Although a portion of my academic career has been somewhat impersonal and standardized, I was fortunate enough to take a class that gave me a chance to both think critically and cognitively while learning new material. In my junior year of high school, I was able to take an Advanced Placement history class that has brought my style of learning to a more advanced level. In this history class, the teacher gave us a schedule of what we would be doing each day of the current unit we were in that was very similar to a college syllabus.
Each day of class we came prepared with background information on the topic we would be learning about which was reinforced by the teacher giving us an almost daily quiz. Although at the time taking these quizzes was tedious, it allowed for the class to discuss numerous historical topics in a short period of time. Our teacher, with the use of technology, presented different copies of primary sources to the class which led to a natural and flowing discussion of different topics. That history class was unlike any other course I had taken in the past and, while it was still challenging, I was able to do well and I scored a high grade on the AP test.
I believe that the reason for both my personal success and that of many others in my class was due to the fact that my teacher combined methods of both the “banking” concepts and the “problem-posing” methods that were presented in Freire’s article. Instead of pretending to know all of the answers, my teacher posed problems to us students that we were able to work together to solve (Freire 265). While I was challenged academically to think on a critical and comprehensive level, there were certain aspects of that type of learning that required me to simply fill my brain with information. Without taking the time to learn basic facts and concepts of a certain subject, I would have never been able to insightfully discuss or give a knowledgeable opinion on it.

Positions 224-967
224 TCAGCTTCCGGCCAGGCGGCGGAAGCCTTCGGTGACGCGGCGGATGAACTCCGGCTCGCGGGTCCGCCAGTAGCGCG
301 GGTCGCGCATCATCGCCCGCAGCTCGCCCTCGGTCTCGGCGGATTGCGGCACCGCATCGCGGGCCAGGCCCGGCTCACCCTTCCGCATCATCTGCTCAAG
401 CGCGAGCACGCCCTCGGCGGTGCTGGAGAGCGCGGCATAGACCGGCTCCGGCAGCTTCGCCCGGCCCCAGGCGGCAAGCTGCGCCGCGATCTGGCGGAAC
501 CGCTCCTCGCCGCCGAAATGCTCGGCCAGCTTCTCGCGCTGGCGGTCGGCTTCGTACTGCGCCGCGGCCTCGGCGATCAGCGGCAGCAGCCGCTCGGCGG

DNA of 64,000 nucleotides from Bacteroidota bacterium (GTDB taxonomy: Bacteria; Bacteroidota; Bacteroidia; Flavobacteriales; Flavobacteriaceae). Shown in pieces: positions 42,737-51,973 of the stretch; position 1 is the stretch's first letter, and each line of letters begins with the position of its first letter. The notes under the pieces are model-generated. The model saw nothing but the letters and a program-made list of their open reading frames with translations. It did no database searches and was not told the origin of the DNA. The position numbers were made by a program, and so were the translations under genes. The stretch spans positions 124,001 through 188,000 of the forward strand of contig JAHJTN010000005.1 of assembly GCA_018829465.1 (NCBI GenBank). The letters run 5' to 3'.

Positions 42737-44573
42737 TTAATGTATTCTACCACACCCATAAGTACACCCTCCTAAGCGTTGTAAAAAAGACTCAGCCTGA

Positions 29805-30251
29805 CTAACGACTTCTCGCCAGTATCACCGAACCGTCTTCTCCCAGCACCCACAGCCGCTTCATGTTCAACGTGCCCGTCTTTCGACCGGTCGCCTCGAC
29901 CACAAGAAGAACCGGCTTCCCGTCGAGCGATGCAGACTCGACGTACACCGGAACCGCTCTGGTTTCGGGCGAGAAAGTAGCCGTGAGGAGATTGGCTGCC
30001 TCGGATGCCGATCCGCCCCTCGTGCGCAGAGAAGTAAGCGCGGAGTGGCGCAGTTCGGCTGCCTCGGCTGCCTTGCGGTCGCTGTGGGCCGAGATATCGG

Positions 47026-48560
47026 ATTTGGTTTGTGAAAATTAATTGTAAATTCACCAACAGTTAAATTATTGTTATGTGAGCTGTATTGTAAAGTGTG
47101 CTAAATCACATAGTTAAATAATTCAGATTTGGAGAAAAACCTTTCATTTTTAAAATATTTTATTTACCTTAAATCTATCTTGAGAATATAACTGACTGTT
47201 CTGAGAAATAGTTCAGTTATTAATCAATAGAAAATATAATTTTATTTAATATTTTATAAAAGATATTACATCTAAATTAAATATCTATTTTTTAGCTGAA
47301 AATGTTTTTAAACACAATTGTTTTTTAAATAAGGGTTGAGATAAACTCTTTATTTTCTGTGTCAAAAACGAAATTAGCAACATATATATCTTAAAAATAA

Only by putting in a substantial amount of individual effort was I able to grasp anything that my teacher or classmates would say during a lecture or discussion. Although this experience may appear to solely support the “problem-posing method”, without the initial instruction of my early teachers to be self motivated to learn and do well in my classes, I would have believed that spending time studying outside of the classroom was pointless and that without a teacher I would be incapable of learning anything. Therefore, my academic growth that occurred during my junior year would not have been possible if I did not have such influential elementary school teachers.
My educational experience over the past twelve years has definitely established me as the student that I am today. While many aspects of growing up in a small town in the Massachusetts with many similar types of people surely affected my education, it is certainly my teachers who have made the largest impact on me. With both the initial guidance from my elementary school teachers and with the introduction of critical thinking that was introduced by my history teacher, I have developed a style of learning that feature aspects of both the “banking” concept of education and the “problem-posing” method and this has proven to be successful for me in the past.
Still, I hope that as I begin to continue my education at the University of Miami and possibly even in graduate school, that I will continue to grow as a student. In the future, I plan to take many different courses and be exposed to new types of thinking that will help me to develop intellectually. If I follow this path one day I may possibly be able to perfect my learning style and develop an efficient method that will help to bring me both success and knowledge in the future.